Afnaan was born in Texas with Egyptian heritage, and lived in Egypt from the ages of five to nine. Her family moved back to the US to settle in the Northeast, and she has called Central Jersey home ever since. After a year in public school, she began middle school at Noor-Ul-Iman, an Islamic school, and graduated in its 7th class. With its small size, she found a valuable sense of community and thus took time to give back to the younger students, often tutoring elementary, middle, and high school students in various subjects and acting as a mentor to them.
Growing up in the post 9/11 world, Afnaan felt the need to give American Muslim youth a platform to discuss issues and gain a voice. In the fall of her senior year, an idea for a Muslim youth newspaper finally came to fruition, and she joined the original staff, taking the position of section head of the featured section (which has a different theme per issue), one that she still holds. She also volunteered often at the Good Tree Farm of New Egypt, an organic farm that promotes local food sustainability and works off of the Community Supported Agriculture (CSA) model.
Having attended a religious school for middle and high school, Afnaan sought to find a way to combine her interests in international issues, social impact, and business. She stumbled across the Huntsman Program while searching for majors in the College of Arts & Sciences, and was surprised at how well it fit her aspirations.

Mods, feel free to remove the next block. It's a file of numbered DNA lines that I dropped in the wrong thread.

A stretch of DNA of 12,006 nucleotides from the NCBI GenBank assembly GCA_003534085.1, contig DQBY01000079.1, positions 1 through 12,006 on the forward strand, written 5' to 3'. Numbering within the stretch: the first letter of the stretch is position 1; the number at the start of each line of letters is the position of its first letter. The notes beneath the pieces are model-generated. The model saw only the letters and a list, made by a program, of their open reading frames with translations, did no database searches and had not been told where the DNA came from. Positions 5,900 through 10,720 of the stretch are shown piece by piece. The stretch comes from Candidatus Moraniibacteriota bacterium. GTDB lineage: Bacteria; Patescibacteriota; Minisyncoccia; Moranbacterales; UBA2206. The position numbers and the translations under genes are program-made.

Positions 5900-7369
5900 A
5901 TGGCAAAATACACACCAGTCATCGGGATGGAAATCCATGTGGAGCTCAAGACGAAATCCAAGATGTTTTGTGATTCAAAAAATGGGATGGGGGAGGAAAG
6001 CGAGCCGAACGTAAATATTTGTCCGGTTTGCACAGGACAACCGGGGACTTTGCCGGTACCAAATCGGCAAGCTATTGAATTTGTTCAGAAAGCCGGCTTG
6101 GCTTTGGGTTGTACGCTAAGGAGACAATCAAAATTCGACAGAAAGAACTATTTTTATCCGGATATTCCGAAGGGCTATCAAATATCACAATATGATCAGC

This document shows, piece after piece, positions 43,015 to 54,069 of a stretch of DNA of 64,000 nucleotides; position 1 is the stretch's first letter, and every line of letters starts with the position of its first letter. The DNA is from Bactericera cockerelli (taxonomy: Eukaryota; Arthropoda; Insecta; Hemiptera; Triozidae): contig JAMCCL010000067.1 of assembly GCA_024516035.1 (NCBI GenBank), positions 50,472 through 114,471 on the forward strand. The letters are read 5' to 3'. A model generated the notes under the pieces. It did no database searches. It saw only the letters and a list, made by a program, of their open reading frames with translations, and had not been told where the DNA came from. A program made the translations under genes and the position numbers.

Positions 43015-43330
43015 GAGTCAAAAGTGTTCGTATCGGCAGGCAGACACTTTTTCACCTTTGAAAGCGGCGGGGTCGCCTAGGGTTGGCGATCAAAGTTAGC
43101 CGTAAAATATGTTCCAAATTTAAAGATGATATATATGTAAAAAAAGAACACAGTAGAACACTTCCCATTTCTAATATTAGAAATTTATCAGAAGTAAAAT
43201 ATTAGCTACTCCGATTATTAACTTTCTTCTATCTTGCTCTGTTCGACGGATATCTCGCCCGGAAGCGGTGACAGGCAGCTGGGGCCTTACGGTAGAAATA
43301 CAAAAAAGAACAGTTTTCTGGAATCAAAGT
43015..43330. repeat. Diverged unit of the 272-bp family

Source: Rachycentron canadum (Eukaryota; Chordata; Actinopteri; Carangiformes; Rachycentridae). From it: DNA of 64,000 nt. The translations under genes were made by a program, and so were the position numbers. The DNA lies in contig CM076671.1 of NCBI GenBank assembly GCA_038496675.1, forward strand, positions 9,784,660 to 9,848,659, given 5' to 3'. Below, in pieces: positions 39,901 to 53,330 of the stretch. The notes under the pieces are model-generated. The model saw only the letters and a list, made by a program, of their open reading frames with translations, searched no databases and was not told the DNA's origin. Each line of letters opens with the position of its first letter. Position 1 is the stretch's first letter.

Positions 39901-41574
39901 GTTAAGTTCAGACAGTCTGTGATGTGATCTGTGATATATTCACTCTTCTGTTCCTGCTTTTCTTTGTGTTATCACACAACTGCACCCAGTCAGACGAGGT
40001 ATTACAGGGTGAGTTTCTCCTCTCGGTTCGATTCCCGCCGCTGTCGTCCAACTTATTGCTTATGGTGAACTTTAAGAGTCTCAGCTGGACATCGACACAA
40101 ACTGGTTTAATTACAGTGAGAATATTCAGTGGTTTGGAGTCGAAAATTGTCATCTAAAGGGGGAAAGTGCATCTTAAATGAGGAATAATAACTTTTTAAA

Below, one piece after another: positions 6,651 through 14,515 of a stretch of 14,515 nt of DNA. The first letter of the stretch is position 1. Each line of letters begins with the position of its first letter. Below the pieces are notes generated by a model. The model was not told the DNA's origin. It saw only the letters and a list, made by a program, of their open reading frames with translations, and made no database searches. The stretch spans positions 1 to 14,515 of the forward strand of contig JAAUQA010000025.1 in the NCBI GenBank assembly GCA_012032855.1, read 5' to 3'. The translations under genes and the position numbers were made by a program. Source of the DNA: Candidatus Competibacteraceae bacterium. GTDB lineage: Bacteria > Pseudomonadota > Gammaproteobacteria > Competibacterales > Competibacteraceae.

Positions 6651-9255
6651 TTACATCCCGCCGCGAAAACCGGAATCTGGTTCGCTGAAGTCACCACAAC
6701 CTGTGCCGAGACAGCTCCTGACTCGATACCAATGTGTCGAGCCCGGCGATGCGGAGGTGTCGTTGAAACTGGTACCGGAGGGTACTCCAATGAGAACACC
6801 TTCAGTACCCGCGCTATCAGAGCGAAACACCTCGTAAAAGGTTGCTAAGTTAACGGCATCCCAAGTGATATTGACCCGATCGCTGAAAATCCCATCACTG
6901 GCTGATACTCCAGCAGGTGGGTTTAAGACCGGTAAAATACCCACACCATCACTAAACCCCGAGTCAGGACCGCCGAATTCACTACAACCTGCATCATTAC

Now having nearly finished her second year at Penn, she is happier than ever, having made great friends and found a wonderful community, both inside and outside of Huntsman. “One of the best aspects of being in Huntsman is having friends from all over the world and from various backgrounds. Each Huntsman student is unique, and we learn so much from each other on a daily basis. I’ve never had more diverse friends, and they have definitely added a special touch to my Penn experience.”
Coming from an Arab background but not having her desired level of proficiency, Afnaan chose to study Arabic in more depth through Huntsman and thus study the Middle East as well. One can say that the timing of the Arab Spring was a very good learning experience for her and others interested in the region, for there almost is no better time to study the region- its culture, language, and politics.
Outside the Classroom
Afnaan is currently Vice President of Penn Collaborating in International Learning (PennCIL) with another Huntsman classmate. The group, which was founded in February 2011, works with The School Fund, a non-profit established by Penn and Brown grads ’11 that provides a platform for transparency in donations to students in need of funding for their secondary educations. When TSF began in 2009, it funded just one boy in Tanzania. Two and a half years later the non-profit is now operating in over 13 countries. Afnaan is also part of the Wharton Undergraduate Consulting Club’s External Affairs committee and Penn Model Congress, and works at the Wharton Magazine.
During her sophomore spring semester, Afnaan was a part of the Asian Pacific American Leadership Initiative (APALI) run by the Pan Asian American Community House (PAACH). APALI and taking a course about race and ethnic relations during her sophomore fall semester led to her increased interest in Asian American Studies, in which she hopes to minor as well.